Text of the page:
Should We Let Our Girls Be Cheerleaders?

by Deirdre Londergan
Three cheerleaders sitting and talking
Thomas Barwick / Getty

I overheard someone say recently, “My mom said I could do any sport except for cheerleading. There was no way I was going to do a sport that just cheers for the boys.” The feminist in me got it. The former cheerleader in me…didn’t. It got me think thinking about my own daughter: would I let her (or my son) become a cheerleader? The answer came back clear as day: Yes, yes I would.

Honestly, as a feminist and a former cheerleader, I understand the debate. For years, I was mortified by the fact I was a cheerleader. I begged my Dad to not tell my then boyfriend (now husband) about it, I hid it from all my college friends, and basically erased any and all memorabilia about it. Being cheerleader didn’t fit who I thought I was; I wasn’t perky, didn’t care much about school spirit, plus I’m a feminist. The idea that I was some girl cheering on male football players felt false.

Being a cheerleader never really aligned with who I was, even in high school. That said, I knew I needed some extracurricular activity if there was any chance of me getting into college, plus my best friend was captain and, most importantly, I could probably still smoke.

So I did it and, honestly, I am better for it. Cheerleading is fun and hard and, no doubt, got me into college. But as I started to get more involved in women’s studies in college I felt a sense of shame for being a high school cheerleader. It got me questioning: Can one be a feminist and a cheerleader?

The short answer is: yes. Cheerleading is a sport. It’s physical and hard and you learn the same values you learn from other sports. Narrowly defining feminism to people who look and act a certain way is its own form of prejudice. Liking pink and getting your nails done doesn’t mean you don’t want equal rights for women. These are societal norms not values you hold.

Feminists do not all have to look the same part to want the same things. I can enjoy getting a pedicure and want to be paid the same as men. I can fight for women’s reproductive rights in a dress — hell, in a mini skirt in some clear heels, if I chose to. We get so caught up in what we think people should look like that we forget that it’s what’s actually at the core that matters. To quote Ru Paul, “We are born naked and the rest is just drag.”

We are so lucky that we get to choose and dress and do extracurricular activities as a form of expression, but none of it matters more than who you are at your core. Who you are when you’re naked and not playing dress up to whatever society thinks you should be.

What matters is how we listen and lift people up. How we cheer on the other people in our lives.

So being a cheerleader was a source of shame for me, but not anymore. I see the value in cheering others on, in being part of a team, and honestly I liked the damn skirt.

The sticking point that I still struggle with is the idea that we (mostly women) are there to “cheer” on the men. I’ve reconciled this with the notion that all sport is arbitrary and weird if you think about it. Like if aliens came down and we had to explain football… “we try to get a ball to one end of a field while a bunch of men try to butt wrestle each other. Oh, and some of the professionals get brain damage from it.” Like, that alien would have a lot of questions. At least cheerleaders have coordinated moves and some fun dancing.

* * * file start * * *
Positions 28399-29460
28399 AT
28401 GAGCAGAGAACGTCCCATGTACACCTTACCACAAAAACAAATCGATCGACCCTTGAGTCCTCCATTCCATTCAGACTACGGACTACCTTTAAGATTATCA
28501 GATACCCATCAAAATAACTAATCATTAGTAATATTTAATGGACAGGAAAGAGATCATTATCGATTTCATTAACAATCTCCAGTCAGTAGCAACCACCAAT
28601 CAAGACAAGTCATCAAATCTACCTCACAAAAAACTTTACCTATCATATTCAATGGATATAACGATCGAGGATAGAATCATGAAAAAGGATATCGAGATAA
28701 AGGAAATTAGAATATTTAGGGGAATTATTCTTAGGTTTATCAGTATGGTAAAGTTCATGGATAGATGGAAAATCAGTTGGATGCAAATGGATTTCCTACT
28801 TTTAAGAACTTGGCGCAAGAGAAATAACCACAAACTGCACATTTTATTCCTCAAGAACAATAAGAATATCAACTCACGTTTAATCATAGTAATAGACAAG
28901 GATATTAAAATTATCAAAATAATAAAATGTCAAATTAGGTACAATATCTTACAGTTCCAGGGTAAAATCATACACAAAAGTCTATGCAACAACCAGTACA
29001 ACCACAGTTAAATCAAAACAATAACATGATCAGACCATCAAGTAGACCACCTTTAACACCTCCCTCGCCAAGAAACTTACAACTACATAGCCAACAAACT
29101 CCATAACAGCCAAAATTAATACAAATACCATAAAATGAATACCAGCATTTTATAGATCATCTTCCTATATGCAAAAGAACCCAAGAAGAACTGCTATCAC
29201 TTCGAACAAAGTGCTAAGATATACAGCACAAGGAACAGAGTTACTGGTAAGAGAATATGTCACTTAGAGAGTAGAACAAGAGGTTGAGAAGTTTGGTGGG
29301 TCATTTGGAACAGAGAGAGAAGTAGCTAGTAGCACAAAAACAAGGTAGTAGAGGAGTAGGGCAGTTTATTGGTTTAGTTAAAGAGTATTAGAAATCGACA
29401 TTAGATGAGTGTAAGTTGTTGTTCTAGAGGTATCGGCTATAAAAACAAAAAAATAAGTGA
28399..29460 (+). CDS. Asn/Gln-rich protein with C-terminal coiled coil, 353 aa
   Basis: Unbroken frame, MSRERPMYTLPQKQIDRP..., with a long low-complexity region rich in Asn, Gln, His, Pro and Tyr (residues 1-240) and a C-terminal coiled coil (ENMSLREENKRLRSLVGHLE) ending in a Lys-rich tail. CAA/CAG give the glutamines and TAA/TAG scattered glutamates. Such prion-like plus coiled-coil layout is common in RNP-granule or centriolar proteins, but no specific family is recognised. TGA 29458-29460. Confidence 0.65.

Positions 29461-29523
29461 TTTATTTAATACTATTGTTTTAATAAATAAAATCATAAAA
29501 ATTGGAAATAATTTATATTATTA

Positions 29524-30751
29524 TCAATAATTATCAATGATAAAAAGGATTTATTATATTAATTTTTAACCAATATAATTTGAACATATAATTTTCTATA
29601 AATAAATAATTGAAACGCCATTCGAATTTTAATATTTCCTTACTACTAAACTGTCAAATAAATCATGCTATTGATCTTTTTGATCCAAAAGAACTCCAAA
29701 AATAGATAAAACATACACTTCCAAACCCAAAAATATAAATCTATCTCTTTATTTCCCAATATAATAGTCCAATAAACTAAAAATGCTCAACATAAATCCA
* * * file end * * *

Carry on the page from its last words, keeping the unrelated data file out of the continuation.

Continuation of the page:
That said, there is a hierarchy of sports that is not talked about. Field hockey players look down on the cheerleaders for not being a “real” sport. I have said that I would never let my son become a hockey player because he’s so sweet and shy (which is a total stereotype because I’m sure there are sweet and shy hockey players). I was at party recently and a very sweet woman/teacher expressed her disappointment that a student in her AP class — a great student and athlete — was becoming a cheerleader. She rolled her eyes like this girl was choosing to sell meth.

Then she asked very tongue-in-cheek if any of us were high school cheerleaders. It gave me pause. Normally I would be evasive or ignore the question, but I decided to sparkle my ass out of the former cheerleader closet. As soon as I said I was, I could tell she felt bad. I know that wasn’t her intention. She seems like an intellectual and, honestly, it probably seems like a safe question to ask in her circles. I always tend to be the wild card. And honestly I wasn’t offended, to quote RuPaul (again…), “Nothing offends me but intentional cruelty and extreme poverty.”

I get it. I understand the world we live in. Smart doesn’t equate cheerleader. Pink doesn’t equate feminist. Hockey players are dicks. Whatever. I know the roles we are given and I just think it’s time to challenge them. Be a feminist cheerleader. Or a feminist hockey player. Or a football player who likes to bake. It took me 37 years to not be embarrassed about something very, very silly. Something that should be a source of pride. Being a cheerleader is part of my history and I get to choose to how I view that. Other people can choose to view it how they like.

For now I’m just grateful for cheerleading, it got me to where I am today and I’m truly happy where that is.